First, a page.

The Wyoming Infrastructure Authority has developed a reputation for touting the Cowboy State’s wind resources.
But starting in July the agency will assume an additional responsibility: hawking coal, or, more specifically, coal exports. State lawmakers expanded the authority’s purview during the recent legislative session to include the promotion of coal export docks.
Such facilities are viewed as critical to Powder River Basin coal producers’ ability to tap Asian markets, but have met fierce opposition from environmentalists. Three terminals have been proposed for the Pacific Northwest. None have yet to receive the green light from regulators.
Under its expanded role, the WIA will advocate for coal export terminals and may even provide some of the necessary financing. The agency has bonding authority up to $1 billion but thus far has used only $50 million.
“The infrastructure authority is charged with growing the state’s economy through the development of electric transmission. There is a natural fit between the current work of the authority and expanding coal markets,” said Renny MacKay, a spokesman for Gov. Matt Mead. “The governor believes there is opportunity for Wyoming, which can be enhanced by the infrastructure authority’s involvement.”
The lawmaker behind the expansion bill is Rep. David Miller, a Riverton Republican who sits on the board of an Australian company that has the stated purpose of exporting North American coal.
Miller, a professional geologist with mineral holdings throughout the state, became a County Coal Limited board member in 2011 after selling his mineral rights in the Powder River Basin to the Sydney-based company for $200,000.
He told the Gillette News-Record that year he received 1 million shares in the company and would receive 3 percent royalty on any coal production. And he promised to abstain from any votes in the Legislature concerning the company’s interests.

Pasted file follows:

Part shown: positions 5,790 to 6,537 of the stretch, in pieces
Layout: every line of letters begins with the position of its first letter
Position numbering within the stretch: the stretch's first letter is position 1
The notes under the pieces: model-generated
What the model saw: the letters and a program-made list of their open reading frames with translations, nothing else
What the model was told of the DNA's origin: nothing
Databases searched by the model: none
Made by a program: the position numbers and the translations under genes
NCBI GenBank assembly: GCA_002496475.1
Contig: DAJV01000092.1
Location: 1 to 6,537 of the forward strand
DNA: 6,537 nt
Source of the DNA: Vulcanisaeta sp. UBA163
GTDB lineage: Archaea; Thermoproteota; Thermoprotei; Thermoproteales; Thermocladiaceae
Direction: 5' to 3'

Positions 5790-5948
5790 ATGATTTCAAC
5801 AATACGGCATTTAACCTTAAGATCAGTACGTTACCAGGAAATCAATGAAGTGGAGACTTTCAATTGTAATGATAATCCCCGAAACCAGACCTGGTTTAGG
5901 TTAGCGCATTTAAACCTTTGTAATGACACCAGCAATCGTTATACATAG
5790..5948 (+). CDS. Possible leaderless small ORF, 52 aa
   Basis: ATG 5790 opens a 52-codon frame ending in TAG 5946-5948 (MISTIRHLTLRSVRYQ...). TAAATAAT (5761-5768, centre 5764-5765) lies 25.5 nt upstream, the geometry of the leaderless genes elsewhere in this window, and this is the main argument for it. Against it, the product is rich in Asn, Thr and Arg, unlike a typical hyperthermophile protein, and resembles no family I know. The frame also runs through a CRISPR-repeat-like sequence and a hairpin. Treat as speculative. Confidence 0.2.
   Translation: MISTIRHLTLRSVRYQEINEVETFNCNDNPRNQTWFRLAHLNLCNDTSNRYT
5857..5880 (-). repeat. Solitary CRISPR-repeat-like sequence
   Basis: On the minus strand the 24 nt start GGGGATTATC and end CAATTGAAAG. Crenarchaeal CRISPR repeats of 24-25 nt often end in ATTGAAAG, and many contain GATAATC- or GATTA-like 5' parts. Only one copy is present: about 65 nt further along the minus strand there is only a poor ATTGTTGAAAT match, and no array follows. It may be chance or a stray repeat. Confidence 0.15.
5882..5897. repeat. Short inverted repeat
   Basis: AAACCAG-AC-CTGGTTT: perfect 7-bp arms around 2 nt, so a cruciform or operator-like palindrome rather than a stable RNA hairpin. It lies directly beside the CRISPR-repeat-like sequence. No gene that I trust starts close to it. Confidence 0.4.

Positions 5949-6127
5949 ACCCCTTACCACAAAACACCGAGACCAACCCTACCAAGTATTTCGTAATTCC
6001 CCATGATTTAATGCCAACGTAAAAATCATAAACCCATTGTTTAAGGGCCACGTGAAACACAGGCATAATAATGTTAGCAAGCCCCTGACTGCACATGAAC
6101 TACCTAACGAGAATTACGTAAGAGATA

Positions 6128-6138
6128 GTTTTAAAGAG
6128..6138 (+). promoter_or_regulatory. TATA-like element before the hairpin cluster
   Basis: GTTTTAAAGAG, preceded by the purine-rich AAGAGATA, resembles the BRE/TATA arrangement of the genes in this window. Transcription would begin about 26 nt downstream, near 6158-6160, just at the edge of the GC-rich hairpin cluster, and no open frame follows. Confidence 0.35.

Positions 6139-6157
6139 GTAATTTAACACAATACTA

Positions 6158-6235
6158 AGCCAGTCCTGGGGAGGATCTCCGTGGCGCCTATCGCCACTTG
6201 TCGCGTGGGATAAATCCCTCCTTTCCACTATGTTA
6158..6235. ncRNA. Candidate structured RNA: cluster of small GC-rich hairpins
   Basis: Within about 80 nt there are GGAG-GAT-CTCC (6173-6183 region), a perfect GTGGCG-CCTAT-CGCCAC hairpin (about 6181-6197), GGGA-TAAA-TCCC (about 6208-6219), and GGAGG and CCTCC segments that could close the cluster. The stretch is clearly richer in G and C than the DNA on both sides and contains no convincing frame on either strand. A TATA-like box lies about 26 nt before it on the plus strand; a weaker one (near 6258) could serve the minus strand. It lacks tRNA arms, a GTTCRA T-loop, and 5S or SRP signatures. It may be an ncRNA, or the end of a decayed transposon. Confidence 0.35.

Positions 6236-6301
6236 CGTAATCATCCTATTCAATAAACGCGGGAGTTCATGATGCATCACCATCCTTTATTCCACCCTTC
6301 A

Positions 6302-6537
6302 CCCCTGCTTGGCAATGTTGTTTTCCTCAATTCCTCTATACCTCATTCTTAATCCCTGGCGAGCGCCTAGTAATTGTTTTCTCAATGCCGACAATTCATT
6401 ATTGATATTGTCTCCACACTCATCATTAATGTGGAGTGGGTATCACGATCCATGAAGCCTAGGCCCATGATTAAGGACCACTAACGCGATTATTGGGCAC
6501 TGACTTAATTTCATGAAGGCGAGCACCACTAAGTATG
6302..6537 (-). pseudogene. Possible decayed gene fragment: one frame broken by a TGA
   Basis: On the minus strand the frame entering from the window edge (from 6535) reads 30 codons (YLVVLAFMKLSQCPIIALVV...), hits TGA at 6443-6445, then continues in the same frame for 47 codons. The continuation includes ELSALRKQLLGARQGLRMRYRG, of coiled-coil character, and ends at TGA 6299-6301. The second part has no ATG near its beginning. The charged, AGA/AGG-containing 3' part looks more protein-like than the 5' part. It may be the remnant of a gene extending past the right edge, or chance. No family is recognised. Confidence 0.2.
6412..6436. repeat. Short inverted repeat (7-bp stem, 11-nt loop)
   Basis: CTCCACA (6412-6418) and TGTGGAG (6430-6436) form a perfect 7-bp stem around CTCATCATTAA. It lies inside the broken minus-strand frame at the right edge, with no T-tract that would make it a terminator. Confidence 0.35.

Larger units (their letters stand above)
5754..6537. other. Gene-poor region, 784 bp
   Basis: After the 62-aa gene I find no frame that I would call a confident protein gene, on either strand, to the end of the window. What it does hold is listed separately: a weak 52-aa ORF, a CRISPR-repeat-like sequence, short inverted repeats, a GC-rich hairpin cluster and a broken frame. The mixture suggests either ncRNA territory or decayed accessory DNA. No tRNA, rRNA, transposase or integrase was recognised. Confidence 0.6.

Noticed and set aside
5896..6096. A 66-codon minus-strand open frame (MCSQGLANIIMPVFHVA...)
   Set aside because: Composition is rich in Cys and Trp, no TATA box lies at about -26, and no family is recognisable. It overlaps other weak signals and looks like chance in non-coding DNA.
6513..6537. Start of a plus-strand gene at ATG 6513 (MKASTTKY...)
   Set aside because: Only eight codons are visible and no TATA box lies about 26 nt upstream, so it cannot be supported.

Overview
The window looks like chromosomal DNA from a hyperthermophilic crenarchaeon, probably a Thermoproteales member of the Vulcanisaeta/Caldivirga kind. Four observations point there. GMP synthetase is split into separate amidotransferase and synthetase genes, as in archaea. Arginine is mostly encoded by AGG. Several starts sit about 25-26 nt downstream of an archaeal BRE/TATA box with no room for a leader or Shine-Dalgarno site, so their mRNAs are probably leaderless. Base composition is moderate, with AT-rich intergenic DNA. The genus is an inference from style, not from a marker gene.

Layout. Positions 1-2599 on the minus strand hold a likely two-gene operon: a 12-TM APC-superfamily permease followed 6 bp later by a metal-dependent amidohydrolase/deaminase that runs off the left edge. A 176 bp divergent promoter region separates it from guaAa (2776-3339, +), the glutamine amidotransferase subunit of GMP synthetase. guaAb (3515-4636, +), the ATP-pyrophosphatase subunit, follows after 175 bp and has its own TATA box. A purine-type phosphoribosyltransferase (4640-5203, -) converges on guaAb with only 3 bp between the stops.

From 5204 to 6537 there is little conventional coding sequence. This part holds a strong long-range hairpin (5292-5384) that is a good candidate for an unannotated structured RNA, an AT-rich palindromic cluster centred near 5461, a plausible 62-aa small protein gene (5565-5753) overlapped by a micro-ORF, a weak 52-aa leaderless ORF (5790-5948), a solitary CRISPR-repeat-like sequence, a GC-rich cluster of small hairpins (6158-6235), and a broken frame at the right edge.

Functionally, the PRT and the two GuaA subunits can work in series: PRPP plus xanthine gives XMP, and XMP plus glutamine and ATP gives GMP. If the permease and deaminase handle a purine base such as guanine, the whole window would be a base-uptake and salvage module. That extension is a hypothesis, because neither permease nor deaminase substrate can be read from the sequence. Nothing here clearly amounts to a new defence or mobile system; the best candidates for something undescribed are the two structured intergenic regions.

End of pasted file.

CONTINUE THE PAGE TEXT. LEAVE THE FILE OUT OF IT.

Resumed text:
On Wednesday, Miller said there was no connection between County Coal interests and the WIA legislation.
“That particular company is not worried about Wyoming coal. They haven’t even been to Wyoming,” Miller said, adding that much of County Coal’s focus has been in Canada.
Instead, Miller said, the intent of the legislation is to help preserve Wyoming’s tax base. Much of the state’s revenue is generated by severance taxes on coal production. And with American utilities moving away from coal in favor of natural gas because of stricter environmental regulations, Asia represents the best opportunity to sell Wyoming coal, he said.
Originally, Miller hoped to use $300 million in surplus state funds to build an export terminal in the Pacific Northwest. But when the state’s lawyers told him that wasn’t possible, he settled on the expansion of the WIA’s responsibility as the next best alternative.
Miller said he hoped the state commitment helps spur private investment in coal export facilities.
“I think industry is going to take note Wyoming is serious about this and will move a little faster,” Miller said.
Weak disclosure laws
Legislative observers said they were not familiar enough with the legislation or Miller’s business interests to comment on whether the measure constituted a conflict of interest. But the case does highlight the Legislature’s weak public disclosure laws, they said.